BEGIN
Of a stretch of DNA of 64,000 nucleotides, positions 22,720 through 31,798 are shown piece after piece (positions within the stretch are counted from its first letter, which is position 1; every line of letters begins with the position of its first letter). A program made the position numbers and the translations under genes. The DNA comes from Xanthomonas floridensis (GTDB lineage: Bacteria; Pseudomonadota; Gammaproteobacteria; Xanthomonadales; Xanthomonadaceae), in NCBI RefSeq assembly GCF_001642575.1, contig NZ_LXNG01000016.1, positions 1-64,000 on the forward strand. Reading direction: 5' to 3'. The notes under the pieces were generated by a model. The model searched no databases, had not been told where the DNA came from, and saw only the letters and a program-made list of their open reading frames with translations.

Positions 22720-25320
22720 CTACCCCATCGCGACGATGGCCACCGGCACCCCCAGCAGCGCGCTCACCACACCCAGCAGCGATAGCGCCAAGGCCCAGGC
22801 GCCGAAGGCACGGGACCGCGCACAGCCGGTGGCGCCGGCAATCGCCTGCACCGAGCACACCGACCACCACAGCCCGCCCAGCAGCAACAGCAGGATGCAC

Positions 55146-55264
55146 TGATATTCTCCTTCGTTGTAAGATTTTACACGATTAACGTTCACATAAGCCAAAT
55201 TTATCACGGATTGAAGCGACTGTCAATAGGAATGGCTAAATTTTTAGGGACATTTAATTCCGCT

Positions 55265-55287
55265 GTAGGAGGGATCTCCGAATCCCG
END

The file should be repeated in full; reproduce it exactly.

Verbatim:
Of a stretch of DNA of 64,000 nucleotides, positions 22,720 through 31,798 are shown piece after piece (positions within the stretch are counted from its first letter, which is position 1; every line of letters begins with the position of its first letter). A program made the position numbers and the translations under genes. The DNA comes from Xanthomonas floridensis (GTDB lineage: Bacteria; Pseudomonadota; Gammaproteobacteria; Xanthomonadales; Xanthomonadaceae), in NCBI RefSeq assembly GCF_001642575.1, contig NZ_LXNG01000016.1, positions 1-64,000 on the forward strand. Reading direction: 5' to 3'. The notes under the pieces were generated by a model. The model searched no databases, had not been told where the DNA came from, and saw only the letters and a program-made list of their open reading frames with translations.

Positions 22720-25320
22720 CTACCCCATCGCGACGATGGCCACCGGCACCCCCAGCAGCGCGCTCACCACACCCAGCAGCGATAGCGCCAAGGCCCAGGC
22801 GCCGAAGGCACGGGACCGCGCACAGCCGGTGGCGCCGGCAATCGCCTGCACCGAGCACACCGACCACCACAGCCCGCCCAGCAGCAACAGCAGGATGCAC

Positions 55146-55264
55146 TGATATTCTCCTTCGTTGTAAGATTTTACACGATTAACGTTCACATAAGCCAAAT
55201 TTATCACGGATTGAAGCGACTGTCAATAGGAATGGCTAAATTTTTAGGGACATTTAATTCCGCT

Positions 55265-55287
55265 GTAGGAGGGATCTCCGAATCCCG